Why a good book is a secret door

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Brown Girl Dreaming Lesson

Brown Girl Dreaming Lesson

Jacqueline Woodson’s Brown Girl Dreaming is a collection of poems about different people, places and experiences in her life. Most titles of her poems are different, but the title “how to listen” appears throughout the book consisting of three lines each numbering all the way up to #10. “how to listen #1,” on page 20. It says:

“Somewhere in my brain

each laugh, tear and lullaby

becomes memory”

Think of poem examples in the book where Woodson talks about a certain day, outing, time at home, etc. One example could be “lullaby” on page 58. What details does she provide? Why do you think it’s important to her and what role it played/plays in her life? How does it contribute to her story?

Now, write about one of your memories. It can be sad, or it can be funny, or it can be soothing to remember. Any kind of memory that sticks out to you! Use Woodson’s way with words as a guide, but write it down in any format you like on a page or less. Include a picture/pictures on the other side, if you like, to help aid or tell your memory.

This can be done as an activity sequence using each “how to listen” poem in her book as a prompt. Like Jacqueline does in the book, these pages can eventually be stapled together to make a book that they can give a title to in the end.

Intended grade level: 6th grade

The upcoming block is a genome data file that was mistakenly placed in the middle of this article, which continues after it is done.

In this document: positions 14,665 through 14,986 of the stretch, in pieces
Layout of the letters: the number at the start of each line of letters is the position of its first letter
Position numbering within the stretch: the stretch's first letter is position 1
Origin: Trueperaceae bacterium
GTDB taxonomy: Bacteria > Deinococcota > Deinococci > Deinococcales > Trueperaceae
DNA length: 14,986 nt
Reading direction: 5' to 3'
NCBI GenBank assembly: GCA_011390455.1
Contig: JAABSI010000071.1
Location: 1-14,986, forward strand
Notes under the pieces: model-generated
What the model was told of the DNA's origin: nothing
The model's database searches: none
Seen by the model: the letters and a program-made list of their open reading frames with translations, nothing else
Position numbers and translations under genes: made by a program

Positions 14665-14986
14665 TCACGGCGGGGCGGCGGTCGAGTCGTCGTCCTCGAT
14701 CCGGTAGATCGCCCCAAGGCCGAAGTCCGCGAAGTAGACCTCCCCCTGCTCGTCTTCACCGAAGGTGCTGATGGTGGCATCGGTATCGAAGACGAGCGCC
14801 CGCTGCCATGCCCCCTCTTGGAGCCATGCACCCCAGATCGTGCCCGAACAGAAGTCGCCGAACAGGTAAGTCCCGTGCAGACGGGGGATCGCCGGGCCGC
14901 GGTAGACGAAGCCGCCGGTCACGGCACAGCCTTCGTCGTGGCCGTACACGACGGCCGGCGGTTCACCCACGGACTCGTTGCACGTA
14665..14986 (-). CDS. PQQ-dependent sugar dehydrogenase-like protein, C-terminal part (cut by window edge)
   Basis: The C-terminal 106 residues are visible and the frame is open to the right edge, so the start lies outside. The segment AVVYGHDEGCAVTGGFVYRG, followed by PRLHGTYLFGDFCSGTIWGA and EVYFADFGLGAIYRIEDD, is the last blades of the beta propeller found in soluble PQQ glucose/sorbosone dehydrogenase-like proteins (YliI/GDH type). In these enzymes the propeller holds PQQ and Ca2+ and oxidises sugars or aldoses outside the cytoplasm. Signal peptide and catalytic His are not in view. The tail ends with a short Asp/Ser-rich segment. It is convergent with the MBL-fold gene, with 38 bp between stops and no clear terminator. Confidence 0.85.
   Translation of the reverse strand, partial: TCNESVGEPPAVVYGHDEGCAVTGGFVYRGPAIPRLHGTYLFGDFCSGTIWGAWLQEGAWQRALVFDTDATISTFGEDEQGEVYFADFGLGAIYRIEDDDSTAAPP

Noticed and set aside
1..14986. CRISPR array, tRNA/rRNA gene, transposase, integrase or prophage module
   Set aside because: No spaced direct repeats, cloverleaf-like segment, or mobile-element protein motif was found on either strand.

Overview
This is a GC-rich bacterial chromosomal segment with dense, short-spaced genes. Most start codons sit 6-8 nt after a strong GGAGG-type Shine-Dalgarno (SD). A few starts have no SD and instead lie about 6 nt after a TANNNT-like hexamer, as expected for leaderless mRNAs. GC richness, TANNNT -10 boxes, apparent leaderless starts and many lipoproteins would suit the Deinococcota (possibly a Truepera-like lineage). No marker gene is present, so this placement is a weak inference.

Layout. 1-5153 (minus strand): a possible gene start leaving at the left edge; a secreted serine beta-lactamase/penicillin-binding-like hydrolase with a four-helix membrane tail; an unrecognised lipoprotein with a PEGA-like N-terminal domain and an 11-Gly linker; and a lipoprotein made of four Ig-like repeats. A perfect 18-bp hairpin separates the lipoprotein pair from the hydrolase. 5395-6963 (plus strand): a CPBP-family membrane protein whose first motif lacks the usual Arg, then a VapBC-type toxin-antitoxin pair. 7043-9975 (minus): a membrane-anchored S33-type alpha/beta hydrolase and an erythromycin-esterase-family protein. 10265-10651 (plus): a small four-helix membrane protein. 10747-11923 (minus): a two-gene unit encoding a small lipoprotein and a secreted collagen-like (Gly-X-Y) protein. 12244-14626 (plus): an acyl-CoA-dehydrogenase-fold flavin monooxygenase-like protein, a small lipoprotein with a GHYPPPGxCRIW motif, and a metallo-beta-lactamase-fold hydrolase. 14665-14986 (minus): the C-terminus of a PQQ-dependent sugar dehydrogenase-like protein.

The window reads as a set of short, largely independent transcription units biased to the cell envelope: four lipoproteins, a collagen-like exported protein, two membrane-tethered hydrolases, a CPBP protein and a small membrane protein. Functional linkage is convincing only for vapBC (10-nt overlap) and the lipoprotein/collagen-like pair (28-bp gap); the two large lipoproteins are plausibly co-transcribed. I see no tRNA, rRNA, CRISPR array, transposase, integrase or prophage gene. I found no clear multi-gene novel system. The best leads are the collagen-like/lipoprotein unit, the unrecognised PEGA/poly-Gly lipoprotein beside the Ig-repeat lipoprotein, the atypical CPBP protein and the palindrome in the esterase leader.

Common Core Standard: CCSS.ELA-LITERACY.RL.6.5: Analyze how a particular sentence, chapter, scene, or stanza fits into the overall structure of a text and contributes to the development of the theme, setting, or plot.

I can imagine this being at the beginning of the school year because I think if it’s done as an activity sequence, it could really help the students grow in their writing and show them different ways to get the ideas used in writing including from reading other writings.

They will need the book Brown Girl Dreaming, possibly some strips of different colored sticky notes to mark pages in the book, a pencil, 10 pages of paper if doing the activity sequence and photos of family, friends, places, objects, etc.

I hope that students will learn that much of their writing is influenced by who they are and there’s a number of contributions that compose their lives. If they draw from these many elements, they should be able to write without a problem and be able to better relate to the books/authors they’re reading.

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